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Periodontal (Gum) Disease

What is gum disease?

Gum disease, also known as periodontal disease, is an infection of gums, ligaments and the bone structure which support the teeth. Gum disease is a common dental problem of people over 18 years of age and nearly 75% of people over age 35 years are affected by some form of gum disease. It is an important cause of tooth loss in adults and yet the disease is preventable.

What causes gum disease?

Gum disease is caused by plaque, a sticky almost invisible film consisting mainly of bacteria. The bacteriain the plaque produce toxins that irritate gum tissue, causing gum tenderness, inflammation and pain.Gingivitis, inflammation of the gums, often precedes early gum disease. Gingivites is most easily noticed by red, swollen gums that bleed easily, frequently after toothbrushing. Gingivitis is quickly reversed by following an effective plaque removal routine. This is usually based on frequent (at least twice daily) effective use of the toothbrush to remove plaque. Other aids include dental floss, and special brushes to fit between teeth. It is in the hard-to-reach places that periodontal disease most easily gets started.

What are the symptoms of gum disease?

Gum disease can be painless and may occur without visible symptoms. The symptoms of early periodontitis (dentists’ name for gum disease that affects bone) may include tooth sensitivity, a feeling of intense pressure between the teeth or bleeding when flossing and brushing. The more advanced stages of periodontitis may be associated with gum recession, root decay, pus between teeth and gums, and loosening or loss of teeth. At this stage, there is usually a bad smell and a bad taste in the mouth. The loosening of teeth is due to destruction of the bone that supports teeth; bone loss is not easily reversed.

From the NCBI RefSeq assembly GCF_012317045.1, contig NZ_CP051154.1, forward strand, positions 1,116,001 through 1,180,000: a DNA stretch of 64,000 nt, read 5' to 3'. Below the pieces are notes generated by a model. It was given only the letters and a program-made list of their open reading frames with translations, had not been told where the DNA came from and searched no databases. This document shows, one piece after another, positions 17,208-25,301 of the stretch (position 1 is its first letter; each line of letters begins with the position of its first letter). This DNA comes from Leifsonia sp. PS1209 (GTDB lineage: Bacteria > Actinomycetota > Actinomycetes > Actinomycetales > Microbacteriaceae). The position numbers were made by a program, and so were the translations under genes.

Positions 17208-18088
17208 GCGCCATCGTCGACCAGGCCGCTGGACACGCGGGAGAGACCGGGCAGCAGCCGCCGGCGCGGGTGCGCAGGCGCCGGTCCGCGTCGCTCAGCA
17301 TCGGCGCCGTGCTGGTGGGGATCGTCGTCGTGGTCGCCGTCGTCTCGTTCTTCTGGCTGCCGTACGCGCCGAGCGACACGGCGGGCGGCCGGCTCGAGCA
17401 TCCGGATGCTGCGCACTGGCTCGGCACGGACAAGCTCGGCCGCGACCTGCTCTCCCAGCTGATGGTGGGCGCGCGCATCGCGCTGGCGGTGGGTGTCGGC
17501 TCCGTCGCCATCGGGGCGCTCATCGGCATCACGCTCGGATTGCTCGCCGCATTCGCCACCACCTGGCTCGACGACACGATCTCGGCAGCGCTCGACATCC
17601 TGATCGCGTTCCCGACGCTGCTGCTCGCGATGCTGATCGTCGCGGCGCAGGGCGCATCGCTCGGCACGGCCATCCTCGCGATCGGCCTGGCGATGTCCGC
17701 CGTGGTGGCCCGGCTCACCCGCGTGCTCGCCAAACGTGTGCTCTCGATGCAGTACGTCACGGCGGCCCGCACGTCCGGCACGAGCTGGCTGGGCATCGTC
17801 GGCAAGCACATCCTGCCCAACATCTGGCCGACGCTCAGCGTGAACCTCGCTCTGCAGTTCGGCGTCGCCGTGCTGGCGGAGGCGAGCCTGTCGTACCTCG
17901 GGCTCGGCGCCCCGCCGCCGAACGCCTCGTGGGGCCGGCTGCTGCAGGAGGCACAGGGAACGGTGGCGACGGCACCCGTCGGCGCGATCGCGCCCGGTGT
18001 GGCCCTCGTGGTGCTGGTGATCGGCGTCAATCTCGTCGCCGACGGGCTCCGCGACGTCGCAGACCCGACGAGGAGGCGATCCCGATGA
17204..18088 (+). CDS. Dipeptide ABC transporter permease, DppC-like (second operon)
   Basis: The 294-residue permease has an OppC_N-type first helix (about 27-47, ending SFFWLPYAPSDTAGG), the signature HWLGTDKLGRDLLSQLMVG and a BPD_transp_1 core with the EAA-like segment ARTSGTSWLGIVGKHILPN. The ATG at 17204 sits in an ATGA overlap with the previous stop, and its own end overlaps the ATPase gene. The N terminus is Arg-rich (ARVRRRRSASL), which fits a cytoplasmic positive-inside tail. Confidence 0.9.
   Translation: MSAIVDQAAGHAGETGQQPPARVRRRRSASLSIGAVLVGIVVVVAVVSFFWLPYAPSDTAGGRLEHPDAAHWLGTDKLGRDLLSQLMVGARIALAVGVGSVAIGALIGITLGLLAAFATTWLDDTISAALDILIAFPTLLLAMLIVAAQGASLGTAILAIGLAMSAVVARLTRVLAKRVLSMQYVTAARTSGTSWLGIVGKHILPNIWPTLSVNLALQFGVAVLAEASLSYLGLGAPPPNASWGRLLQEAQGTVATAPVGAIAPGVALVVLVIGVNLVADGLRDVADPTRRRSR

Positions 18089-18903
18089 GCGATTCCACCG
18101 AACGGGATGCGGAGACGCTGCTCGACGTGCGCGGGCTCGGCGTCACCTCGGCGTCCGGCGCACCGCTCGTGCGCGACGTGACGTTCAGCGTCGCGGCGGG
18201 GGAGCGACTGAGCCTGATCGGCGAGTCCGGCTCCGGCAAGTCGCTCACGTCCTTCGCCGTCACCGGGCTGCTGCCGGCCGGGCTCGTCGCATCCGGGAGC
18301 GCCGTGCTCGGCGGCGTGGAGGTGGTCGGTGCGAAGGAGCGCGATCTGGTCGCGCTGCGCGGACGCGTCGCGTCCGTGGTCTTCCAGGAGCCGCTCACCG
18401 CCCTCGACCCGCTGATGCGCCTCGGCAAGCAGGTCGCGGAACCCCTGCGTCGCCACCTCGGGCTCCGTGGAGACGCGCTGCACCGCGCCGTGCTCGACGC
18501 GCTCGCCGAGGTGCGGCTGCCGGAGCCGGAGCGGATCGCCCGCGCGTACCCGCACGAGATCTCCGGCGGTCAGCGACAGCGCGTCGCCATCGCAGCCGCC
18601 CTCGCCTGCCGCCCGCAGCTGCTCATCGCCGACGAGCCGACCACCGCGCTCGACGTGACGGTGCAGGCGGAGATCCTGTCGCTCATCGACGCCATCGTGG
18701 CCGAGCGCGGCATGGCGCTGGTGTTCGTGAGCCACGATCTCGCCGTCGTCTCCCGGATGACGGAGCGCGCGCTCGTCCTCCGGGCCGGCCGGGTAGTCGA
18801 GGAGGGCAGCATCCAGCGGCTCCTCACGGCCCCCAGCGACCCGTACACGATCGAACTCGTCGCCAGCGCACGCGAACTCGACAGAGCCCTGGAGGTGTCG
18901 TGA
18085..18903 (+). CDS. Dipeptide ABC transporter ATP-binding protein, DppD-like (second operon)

Other factors influencing gum disease

Any irregularity around the teeth will encourage the accumulation of plaque and make tooth cleaning difficult. Such factors include crooked teeth, poorly contoured fillings, some types of partial dentures and calculus (tartar). Calculus is plaque that has calcified to form hard deposits that stick to the teeth at the gum line. The deposits cannot be removed with a toothbrush and require cleaning by a dental professional.

Some pharmaceutical substances affect the gums by causing excess growth of gingival tissue. Meticulous hygiene can help prevent this. Smoking is a significant risk factor for periodontal disease, and having a smoking habit lessens the likelihood of treatment being successful.

How can gum disease be prevented?

Periodontitis is prevented by inhibiting the penetration of bacteria below the gum line. This is achieved by:

● effective, at least twice daily, brushing and flossing;
● regular dental visits for checkups and professional cleanings.

What is periodontal treatment

The simplest periodontal treatment involves professional removal of plaque, calculus (tartar) and any irregularities on fillings and crowns that allow the build-up of plaque or hinder its removal. If the condition has progressed so that bone has been destroyed and loss of attachment of the tooth has occurred, a dentist or periodontist may choose to lift the overlying gum, clean the root of the tooth or teeth, and reposition the gum in a way that makes it easier to keep the tissues clean.

Is it successful?

The most important determinant of the success of periodontal treatment is you. Success happens when you keep the teeth and gums free from plaque.

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